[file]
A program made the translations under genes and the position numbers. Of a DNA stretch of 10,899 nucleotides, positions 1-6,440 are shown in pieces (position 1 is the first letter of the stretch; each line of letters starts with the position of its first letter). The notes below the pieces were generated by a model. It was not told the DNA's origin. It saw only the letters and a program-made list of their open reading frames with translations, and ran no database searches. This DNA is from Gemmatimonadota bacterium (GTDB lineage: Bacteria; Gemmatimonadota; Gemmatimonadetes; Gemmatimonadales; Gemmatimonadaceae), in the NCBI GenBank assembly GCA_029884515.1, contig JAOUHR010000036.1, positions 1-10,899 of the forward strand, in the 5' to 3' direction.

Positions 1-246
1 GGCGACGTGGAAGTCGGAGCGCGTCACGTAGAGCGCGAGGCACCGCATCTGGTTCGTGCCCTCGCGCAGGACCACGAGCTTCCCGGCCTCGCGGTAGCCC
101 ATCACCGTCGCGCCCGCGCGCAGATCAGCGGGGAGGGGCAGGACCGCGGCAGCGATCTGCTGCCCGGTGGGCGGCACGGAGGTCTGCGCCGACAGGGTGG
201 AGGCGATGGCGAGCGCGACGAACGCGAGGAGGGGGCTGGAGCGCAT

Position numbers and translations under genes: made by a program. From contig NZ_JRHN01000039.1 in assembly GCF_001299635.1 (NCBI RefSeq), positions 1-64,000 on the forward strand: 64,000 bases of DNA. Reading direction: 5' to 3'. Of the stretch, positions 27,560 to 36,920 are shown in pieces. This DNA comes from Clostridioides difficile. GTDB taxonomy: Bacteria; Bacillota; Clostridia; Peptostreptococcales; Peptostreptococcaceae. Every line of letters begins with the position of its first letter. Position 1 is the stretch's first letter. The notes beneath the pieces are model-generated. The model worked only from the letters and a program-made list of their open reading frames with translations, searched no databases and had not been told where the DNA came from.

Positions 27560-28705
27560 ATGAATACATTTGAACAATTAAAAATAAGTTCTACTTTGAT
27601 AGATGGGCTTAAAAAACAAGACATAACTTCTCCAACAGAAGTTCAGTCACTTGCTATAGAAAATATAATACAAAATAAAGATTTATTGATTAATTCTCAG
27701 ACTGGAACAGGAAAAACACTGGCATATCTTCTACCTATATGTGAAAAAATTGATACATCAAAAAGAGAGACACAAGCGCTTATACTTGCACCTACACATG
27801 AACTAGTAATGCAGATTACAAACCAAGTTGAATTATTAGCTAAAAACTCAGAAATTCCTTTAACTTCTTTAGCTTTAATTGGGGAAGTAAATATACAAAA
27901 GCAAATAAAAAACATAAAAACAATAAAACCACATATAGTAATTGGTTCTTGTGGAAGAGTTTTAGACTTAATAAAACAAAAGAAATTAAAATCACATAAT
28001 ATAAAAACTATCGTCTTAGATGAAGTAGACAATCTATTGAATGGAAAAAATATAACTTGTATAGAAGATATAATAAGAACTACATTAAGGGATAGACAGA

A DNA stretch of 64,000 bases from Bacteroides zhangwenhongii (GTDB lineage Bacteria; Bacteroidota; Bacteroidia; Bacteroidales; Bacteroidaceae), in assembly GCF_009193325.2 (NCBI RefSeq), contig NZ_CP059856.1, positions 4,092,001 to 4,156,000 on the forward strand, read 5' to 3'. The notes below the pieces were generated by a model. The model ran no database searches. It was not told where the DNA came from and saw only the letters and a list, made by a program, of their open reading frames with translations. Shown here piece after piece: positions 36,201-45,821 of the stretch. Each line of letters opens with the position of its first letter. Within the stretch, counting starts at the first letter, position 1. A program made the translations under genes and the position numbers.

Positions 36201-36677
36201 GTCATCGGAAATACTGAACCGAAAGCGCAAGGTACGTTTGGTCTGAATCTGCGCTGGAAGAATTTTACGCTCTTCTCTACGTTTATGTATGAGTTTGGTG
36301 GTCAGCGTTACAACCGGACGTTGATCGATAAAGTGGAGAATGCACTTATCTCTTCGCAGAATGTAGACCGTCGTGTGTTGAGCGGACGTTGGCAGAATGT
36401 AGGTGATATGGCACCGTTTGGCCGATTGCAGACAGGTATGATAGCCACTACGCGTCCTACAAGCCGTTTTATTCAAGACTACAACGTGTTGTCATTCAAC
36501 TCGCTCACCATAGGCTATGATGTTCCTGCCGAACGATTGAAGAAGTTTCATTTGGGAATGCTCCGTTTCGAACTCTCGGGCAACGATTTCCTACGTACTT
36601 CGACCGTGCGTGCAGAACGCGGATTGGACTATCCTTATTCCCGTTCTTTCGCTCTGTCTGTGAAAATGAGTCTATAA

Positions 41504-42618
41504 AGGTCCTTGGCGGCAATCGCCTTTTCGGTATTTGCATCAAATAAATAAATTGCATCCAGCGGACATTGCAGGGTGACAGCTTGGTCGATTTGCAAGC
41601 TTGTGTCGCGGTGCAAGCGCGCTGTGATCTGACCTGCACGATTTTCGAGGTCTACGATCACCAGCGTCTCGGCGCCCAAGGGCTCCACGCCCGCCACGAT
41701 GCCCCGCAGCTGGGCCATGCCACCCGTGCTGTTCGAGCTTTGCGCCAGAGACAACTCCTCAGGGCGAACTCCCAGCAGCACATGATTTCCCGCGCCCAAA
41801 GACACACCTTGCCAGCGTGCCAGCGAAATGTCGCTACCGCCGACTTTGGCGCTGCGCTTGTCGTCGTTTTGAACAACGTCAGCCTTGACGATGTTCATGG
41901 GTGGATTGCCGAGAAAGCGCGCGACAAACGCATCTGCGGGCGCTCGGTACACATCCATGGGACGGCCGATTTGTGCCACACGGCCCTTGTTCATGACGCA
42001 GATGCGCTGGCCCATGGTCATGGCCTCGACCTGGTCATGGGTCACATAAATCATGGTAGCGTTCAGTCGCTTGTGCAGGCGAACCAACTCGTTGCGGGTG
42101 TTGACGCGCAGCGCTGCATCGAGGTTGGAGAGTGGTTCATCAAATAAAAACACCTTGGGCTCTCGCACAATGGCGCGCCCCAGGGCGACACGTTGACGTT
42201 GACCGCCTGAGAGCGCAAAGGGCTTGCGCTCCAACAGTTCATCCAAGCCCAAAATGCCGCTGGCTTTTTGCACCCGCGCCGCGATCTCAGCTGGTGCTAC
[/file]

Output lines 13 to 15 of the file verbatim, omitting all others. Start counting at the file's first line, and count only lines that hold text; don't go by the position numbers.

28001 ATAAAAACTATCGTCTTAGATGAAGTAGACAATCTATTGAATGGAAAAAATATAACTTGTATAGAAGATATAATAAGAACTACATTAAGGGATAGACAGA

A DNA stretch of 64,000 bases from Bacteroides zhangwenhongii (GTDB lineage Bacteria; Bacteroidota; Bacteroidia; Bacteroidales; Bacteroidaceae), in assembly GCF_009193325.2 (NCBI RefSeq), contig NZ_CP059856.1, positions 4,092,001 to 4,156,000 on the forward strand, read 5' to 3'. The notes below the pieces were generated by a model. The model ran no database searches. It was not told where the DNA came from and saw only the letters and a list, made by a program, of their open reading frames with translations. Shown here piece after piece: positions 36,201-45,821 of the stretch. Each line of letters opens with the position of its first letter. Within the stretch, counting starts at the first letter, position 1. A program made the translations under genes and the position numbers.

Positions 36201-36677